His next strawman is that some blogging is not journalism or is bad journalism and thus all blogging is not journalism because it is not performed by journalists. He points to some quaint examples of human speech in blogs — more on those in a moment — and dismisses it because it is not institutional and profound. Well, I can point to lots of allegedly professional journalism — somebody paid for it — in lots of newspapers — like the wee daily near me — and on lots of TV and radio stations in this country that is folksy, chatty, uninformative, badly written, and often utter crap. Does that mean that all professional journalism is crap? Of course not. It’s a lazy argument. And while I’m at it, dare I say that I can dig out lots of Talk of the Town pieces and letters from correspondents over the years in The New Yorker that did little or nothing to inform the nation and were written in a once-anonymous, faux folksiness that tried to simulate the humanity and real life you hear in the excerpts Lemann mocks.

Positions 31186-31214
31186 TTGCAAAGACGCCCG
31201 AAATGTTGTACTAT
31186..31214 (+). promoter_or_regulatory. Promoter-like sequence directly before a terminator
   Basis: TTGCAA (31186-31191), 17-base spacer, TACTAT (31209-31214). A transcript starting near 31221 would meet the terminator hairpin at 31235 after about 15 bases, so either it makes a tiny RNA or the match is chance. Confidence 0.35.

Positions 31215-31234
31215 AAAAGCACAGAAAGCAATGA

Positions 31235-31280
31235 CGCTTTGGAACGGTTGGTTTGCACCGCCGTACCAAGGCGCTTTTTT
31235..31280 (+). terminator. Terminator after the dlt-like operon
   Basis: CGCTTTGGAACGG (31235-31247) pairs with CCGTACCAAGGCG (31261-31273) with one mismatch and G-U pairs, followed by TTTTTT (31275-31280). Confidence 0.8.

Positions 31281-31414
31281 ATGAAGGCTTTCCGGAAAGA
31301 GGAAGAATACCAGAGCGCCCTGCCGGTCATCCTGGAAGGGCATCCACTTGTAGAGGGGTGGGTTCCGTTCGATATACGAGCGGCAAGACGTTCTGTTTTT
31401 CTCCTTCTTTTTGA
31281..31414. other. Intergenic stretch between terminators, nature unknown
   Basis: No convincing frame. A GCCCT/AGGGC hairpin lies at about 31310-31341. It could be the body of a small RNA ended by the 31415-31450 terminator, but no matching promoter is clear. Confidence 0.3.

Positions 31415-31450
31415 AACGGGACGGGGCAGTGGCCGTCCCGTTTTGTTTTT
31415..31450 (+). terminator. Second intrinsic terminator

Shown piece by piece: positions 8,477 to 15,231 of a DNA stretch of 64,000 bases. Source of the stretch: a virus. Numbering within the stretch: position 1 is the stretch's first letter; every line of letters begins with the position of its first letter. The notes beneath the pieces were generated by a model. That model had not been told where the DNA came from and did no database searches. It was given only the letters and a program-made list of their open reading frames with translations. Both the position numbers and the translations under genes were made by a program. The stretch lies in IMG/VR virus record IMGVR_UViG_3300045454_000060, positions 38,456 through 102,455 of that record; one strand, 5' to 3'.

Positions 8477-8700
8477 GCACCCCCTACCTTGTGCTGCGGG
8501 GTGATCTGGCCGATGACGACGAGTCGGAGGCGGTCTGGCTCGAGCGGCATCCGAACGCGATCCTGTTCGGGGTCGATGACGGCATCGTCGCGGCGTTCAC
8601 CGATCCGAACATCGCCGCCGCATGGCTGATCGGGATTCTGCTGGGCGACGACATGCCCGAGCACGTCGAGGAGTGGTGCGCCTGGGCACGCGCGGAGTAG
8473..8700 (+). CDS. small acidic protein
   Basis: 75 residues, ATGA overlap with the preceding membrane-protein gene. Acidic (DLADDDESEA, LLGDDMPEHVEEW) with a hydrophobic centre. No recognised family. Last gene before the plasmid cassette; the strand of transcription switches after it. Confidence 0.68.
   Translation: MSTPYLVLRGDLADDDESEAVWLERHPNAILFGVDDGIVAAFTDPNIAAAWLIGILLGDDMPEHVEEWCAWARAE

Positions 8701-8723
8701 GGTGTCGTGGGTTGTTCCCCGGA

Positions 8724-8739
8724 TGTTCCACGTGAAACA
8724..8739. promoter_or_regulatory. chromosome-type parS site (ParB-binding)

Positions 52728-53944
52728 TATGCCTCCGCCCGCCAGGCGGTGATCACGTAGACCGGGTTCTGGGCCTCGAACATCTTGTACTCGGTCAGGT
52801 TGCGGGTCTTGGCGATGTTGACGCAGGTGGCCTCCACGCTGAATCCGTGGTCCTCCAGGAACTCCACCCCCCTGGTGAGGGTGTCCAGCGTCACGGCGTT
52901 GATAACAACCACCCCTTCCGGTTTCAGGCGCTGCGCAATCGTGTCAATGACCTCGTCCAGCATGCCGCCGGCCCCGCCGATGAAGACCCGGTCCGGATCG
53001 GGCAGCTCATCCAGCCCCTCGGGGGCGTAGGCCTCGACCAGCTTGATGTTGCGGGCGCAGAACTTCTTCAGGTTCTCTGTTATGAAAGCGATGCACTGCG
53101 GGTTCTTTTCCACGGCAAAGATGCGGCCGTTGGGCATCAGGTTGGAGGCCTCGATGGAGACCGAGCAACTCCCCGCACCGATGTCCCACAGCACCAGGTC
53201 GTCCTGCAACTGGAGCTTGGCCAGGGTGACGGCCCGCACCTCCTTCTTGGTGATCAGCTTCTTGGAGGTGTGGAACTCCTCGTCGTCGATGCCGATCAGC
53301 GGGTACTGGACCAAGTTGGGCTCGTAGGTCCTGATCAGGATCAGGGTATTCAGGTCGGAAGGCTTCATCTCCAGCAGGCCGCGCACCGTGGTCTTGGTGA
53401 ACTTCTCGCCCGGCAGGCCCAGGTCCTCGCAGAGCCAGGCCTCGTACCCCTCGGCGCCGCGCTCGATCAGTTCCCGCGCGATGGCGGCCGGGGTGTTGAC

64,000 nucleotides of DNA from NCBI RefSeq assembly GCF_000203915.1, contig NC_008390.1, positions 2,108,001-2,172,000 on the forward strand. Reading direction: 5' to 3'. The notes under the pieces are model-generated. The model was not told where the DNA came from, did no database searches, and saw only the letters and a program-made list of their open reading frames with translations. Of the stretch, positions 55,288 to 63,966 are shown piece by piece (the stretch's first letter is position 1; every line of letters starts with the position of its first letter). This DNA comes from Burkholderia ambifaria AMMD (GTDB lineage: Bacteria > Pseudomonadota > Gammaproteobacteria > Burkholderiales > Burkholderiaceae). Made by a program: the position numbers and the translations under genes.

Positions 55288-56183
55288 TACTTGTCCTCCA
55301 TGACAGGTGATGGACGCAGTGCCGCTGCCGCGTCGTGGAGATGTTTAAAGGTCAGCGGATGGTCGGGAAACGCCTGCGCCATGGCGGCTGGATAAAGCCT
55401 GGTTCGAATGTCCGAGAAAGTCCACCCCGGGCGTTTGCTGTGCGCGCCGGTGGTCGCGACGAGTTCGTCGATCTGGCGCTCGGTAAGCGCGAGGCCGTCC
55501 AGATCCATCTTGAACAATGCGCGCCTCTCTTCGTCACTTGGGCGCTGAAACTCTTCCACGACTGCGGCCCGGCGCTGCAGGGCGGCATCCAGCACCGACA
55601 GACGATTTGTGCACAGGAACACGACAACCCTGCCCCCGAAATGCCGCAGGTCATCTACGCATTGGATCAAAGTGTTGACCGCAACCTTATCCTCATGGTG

The strawman he presents at the start of his essay is that bloggers think they are all inventing something new and that they are really just descendants of the pamphleteers who spread their words with opinion and agenda at the time of America’s founding, long before modern institutional journalism was invented. Stipulated. Says Lemann:

They were the bloggers and citizen journalists of their day, and their influence was far greater (though their audiences were far smaller) than what anybody on the Internet has yet achieved.